Date of Award


Document Type


Degree Name

Master of Science in Space Systems


Department of Aeronautics and Astronautics

First Advisor

Richard G. Cobb, PhD.


The world relies on encryption to perform critical and sensitive tasks every day. If quantum computing matures, the capability to decode keys and decrypt messages becomes possible. Quantum key distribution (QKD) is a method of distributing secure cryptographic keys which relies on the laws of quantum mechanics. Current implementations of QKD use fiber-based channels which limit the number of users and the distance between users. Satellite-based QKD using free-space channels is proposed as a feasible secure global communication solution. Since a free-space link does not use a waveguide, pointing a transmitter to receiver is required to ensure signal arrival. In this thesis, a scenario consisting of five ground sites is used to compare the amount of raw key material that can be received from four different orbits when perfect pointing is assumed. A second scenario utilizing one ground site is used to model the effect of pointing accuracy for the four orbits. The data from the first scenario indicates that lower altitudes produce higher key rates and sun-synchronous orbits don’t always produce the longest or most consistent keys. Data from the second scenario reveals a pointing bias of 1.3 μrad or less is most desirable and that with 1.3 μrad of pointing bias, a pointing jitter of 0.4 μrad will have no significant effect on key rates.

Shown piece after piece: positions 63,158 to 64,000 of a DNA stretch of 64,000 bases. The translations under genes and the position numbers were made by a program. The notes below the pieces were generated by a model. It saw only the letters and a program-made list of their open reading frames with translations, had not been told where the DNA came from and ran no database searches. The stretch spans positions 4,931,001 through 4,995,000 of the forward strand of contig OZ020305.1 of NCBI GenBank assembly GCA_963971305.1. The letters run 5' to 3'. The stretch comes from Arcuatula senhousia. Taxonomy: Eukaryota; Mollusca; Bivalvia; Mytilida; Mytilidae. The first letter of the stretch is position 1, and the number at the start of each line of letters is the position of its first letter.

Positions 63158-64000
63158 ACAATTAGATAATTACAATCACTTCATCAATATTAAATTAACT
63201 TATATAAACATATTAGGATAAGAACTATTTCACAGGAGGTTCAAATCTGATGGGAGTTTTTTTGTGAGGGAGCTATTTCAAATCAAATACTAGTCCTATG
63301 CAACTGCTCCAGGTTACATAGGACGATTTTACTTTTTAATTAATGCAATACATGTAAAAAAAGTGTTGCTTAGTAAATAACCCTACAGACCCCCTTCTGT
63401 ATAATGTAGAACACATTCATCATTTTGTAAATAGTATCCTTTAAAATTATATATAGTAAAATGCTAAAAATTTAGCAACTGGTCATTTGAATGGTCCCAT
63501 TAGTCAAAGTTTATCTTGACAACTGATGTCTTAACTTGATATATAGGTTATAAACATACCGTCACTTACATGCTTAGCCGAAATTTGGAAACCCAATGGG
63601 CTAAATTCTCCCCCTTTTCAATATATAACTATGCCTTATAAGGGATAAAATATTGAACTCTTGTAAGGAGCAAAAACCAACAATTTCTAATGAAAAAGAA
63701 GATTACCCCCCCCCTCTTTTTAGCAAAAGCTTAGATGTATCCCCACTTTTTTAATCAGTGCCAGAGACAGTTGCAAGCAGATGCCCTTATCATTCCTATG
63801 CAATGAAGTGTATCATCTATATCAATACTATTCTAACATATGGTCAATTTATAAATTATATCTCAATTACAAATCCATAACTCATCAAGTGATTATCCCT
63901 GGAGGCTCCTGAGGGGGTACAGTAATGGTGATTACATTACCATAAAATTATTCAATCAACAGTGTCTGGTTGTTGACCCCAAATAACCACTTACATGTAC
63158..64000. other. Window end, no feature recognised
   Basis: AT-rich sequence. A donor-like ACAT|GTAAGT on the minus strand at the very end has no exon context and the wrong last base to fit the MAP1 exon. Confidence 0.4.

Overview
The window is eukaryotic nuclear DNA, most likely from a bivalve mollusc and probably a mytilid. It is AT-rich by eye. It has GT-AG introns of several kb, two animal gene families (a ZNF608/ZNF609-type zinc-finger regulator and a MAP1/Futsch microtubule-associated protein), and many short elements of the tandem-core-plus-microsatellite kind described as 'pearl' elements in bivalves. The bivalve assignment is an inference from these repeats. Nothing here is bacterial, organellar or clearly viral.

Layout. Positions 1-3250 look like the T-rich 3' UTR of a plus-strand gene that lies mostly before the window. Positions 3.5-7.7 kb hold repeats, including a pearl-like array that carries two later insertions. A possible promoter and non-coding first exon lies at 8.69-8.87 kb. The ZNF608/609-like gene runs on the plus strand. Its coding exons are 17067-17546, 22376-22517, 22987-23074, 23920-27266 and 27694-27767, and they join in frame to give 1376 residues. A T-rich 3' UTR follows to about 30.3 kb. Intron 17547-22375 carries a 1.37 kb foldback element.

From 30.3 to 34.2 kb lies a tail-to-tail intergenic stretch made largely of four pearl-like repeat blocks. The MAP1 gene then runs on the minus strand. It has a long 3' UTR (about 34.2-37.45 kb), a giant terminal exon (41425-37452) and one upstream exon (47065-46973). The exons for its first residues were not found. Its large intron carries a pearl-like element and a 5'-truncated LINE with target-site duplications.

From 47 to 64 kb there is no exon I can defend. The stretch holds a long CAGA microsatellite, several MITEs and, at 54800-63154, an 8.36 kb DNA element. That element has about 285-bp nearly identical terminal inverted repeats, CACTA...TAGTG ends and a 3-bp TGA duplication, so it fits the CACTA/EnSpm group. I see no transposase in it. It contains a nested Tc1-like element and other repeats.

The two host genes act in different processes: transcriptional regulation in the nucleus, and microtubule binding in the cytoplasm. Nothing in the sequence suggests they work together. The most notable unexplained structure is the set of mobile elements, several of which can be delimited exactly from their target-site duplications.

AFIT Designator


DTIC Accession Number